All I want is a decent point-and-shoot compact camera that is good at taking pictures of birds from a great distance and flowers and insects in close-up. Plus general views, obviously.
Archive for the ‘Photography’ Category
This self-indulgent trip down memory lane has been prompted by two things. It was the midsummer solstice on Friday and the Le Mans 24-hour car race took place at the weekend. Bringing these together, here are my very faded images from an archaeology field trip to see the megaliths (“huge stones”) of Brittany (including Le Mans) in 1975.
It was my first (more…)
This post is just a bit of playing around with Photoshop, really. I’ve had Photoshop CS3 for years but still love messing about with the “filters” options. They are such an easy way of creating a special effect with no artistic talent whatsoever!
As the basis for these experiments I used this image of (more…)
I was so pleased to catch a picture of this red spider mite (Tetranychus urticae) that I thought I would post it, as well as adding it to my spider identification project page.
It was running around very fast on a variegated ivy plant outside in the garden, over and under a leaf, and kept on evading me. I wouldn’t have noticed it if it hadn’t been moving, as it was less than half a millimetre long. It must have paused for just a moment on the stem when I shot this.
Spider mites are a pest on house plants and in the greenhouse, weaving their webs and sucking the life out of the plants. I don’t mind them in the garden, though (I say this even though this is the first time I have seen them outdoors…). More information about red spider mites on Wikipedia here.
It doesn’t seem fair or right to me that we have to call such an obviously browncapped bird a “blackcap”, just because the male of the species has a black top.
Similarly with “blackbirds” – which brown female blackbirds are definitely not.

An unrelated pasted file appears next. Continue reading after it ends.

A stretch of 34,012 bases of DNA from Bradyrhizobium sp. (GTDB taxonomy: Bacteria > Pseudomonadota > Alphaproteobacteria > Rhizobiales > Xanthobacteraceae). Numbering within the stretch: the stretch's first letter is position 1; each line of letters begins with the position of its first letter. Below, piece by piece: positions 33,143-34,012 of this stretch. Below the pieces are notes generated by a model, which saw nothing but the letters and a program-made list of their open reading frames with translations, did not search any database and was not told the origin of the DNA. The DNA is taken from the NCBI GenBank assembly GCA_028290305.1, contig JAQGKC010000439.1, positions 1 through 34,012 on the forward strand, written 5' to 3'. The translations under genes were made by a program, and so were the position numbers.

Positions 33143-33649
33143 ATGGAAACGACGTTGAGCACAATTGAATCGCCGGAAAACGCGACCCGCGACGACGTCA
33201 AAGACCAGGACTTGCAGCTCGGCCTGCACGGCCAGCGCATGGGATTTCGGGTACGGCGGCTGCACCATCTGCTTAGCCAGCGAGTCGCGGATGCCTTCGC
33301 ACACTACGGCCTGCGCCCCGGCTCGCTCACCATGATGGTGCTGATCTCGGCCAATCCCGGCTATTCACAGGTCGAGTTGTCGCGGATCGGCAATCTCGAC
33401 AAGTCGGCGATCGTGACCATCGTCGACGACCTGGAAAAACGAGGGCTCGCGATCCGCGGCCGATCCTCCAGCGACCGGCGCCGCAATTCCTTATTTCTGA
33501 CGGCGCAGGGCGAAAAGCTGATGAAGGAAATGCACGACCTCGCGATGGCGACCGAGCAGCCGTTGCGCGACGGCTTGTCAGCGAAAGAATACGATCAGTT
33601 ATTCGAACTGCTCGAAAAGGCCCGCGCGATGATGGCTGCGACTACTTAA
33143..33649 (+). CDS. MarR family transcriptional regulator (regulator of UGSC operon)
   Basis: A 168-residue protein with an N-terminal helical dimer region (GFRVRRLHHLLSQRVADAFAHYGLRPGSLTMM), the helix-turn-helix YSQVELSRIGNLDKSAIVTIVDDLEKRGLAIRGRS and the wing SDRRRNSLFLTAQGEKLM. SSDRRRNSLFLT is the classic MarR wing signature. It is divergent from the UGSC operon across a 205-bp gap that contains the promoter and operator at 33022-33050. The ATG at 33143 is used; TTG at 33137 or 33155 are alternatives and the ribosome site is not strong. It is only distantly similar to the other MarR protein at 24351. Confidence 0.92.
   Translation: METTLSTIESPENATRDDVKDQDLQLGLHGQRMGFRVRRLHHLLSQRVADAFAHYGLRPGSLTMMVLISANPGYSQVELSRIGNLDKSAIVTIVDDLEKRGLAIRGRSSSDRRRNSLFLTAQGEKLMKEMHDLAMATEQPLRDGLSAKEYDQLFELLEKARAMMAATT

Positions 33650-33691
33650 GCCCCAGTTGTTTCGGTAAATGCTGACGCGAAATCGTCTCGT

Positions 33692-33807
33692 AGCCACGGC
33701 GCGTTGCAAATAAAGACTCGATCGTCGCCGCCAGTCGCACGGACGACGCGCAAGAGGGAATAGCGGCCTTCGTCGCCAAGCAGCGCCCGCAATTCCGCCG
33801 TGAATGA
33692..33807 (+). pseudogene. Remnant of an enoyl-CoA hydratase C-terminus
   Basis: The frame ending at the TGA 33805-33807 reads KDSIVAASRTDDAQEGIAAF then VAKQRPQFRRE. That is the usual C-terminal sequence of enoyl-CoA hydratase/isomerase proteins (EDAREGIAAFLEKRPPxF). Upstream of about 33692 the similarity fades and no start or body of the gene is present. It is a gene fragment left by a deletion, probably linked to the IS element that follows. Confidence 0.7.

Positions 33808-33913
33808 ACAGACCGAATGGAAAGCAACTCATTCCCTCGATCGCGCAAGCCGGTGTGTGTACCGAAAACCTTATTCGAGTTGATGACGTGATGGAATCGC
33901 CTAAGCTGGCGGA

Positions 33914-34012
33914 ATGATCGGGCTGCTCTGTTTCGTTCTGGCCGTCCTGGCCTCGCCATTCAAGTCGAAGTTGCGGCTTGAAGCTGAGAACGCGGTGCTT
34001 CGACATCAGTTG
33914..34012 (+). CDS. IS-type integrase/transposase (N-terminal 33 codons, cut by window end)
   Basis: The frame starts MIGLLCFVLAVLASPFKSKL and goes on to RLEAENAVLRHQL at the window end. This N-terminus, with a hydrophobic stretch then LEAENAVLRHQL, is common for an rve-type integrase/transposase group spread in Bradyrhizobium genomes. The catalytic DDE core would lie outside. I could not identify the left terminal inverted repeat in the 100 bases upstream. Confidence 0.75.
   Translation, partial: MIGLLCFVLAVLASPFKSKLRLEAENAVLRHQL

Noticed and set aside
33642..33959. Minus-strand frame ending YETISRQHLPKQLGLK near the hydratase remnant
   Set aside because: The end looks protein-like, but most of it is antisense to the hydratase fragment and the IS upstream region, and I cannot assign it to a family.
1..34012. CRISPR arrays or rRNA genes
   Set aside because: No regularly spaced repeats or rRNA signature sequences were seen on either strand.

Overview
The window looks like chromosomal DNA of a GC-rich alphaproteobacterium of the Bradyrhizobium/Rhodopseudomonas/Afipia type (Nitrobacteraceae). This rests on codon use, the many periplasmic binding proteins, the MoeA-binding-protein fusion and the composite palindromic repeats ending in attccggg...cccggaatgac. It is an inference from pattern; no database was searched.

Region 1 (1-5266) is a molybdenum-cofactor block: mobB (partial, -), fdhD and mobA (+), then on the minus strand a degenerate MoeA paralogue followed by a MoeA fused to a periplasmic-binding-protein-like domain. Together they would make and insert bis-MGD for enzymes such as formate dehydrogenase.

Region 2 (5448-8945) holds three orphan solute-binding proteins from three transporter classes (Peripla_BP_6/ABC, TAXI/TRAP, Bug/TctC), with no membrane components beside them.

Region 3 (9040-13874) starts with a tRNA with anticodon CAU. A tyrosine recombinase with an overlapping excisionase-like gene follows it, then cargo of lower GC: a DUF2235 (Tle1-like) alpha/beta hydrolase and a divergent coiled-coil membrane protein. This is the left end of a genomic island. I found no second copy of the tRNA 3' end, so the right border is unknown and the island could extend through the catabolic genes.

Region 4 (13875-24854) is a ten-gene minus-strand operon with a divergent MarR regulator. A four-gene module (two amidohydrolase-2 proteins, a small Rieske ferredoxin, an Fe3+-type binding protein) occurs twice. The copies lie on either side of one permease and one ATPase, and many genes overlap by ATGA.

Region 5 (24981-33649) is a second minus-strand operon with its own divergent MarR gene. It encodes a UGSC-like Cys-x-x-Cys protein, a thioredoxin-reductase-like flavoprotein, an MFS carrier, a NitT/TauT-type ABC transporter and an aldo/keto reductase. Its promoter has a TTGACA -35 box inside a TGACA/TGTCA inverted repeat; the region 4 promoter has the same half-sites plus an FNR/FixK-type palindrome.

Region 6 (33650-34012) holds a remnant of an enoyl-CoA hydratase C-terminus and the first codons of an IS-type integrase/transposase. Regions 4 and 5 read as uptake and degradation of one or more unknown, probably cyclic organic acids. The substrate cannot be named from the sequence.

We have a couple of blackcaps (Sylvia atrocapilla) in our wooded back garden most of the year – these warblers like that sort of habitat, with tall old trees and plenty of cover. Last summer I noticed their young for the first time and watched one young female grow to adulthood.
Traditionally British blackcaps go to Iberia or Africa in winter, but having read everything I can find about blackcaps, I have now concluded that here in mild South Wales the blackcaps are probably resident all year round, not bothering to migrate.
And why would they? Both insects and fruit are available year round at my bird table and the latest little lady blackcap will happily sit on the block of bird suet filled with insects and eat from it.
In fact, she is getting quite proprietorial about it and even drives off the robin, which usually rules the roost.
During the breeding season blackcaps usually eat caterpillars, flies and spiders, but they may also feed on berries, especially in winter. In some Mediterranean countries they are called “fig-eaters” and sadly they are sometimes illegally trapped and eaten, as are other little songbirds.
I was going to write about (more…)
In the dark, damp days between Christmas and New Year, once the snow had cleared enough for us to get out of the house, we went for a drive in rural Monmouthshire (my home county).
I took my camera, despite the lack of good daylight, and snapped a few odds and ends in Usk, on the grey muddy river of the same name, and at Monmouth, where the Monnow meets the red muddy Wye.
Last month I finally bought myself a digital SLR camera – a Nikon D5000 – from Cameraland in Cardiff’s Royal Arcade. It’s a great little shop. They know their stuff, their prices even compete with Amazon – but sadly they have no website, which is a little bizarre…
The Nikon D5000 feels good in the hand, I like the clear display and it has a useful swiveling monitor for taking pictures from unusual angles.
The camera came with a standard 18-55mm lens, OK for general views, but (more…)
As we draw near to the northern hemisphere’s summer solstice, I thought I would post some old black and white pictures I took of Stonehenge and other West Country prehistoric monuments during an archaeological field class in Spring 1974.
Those were the days! Such monuments were not the tourist attractions they are today and they were often in isolated spots with no visitor centres nearby.
This weekend the (more…)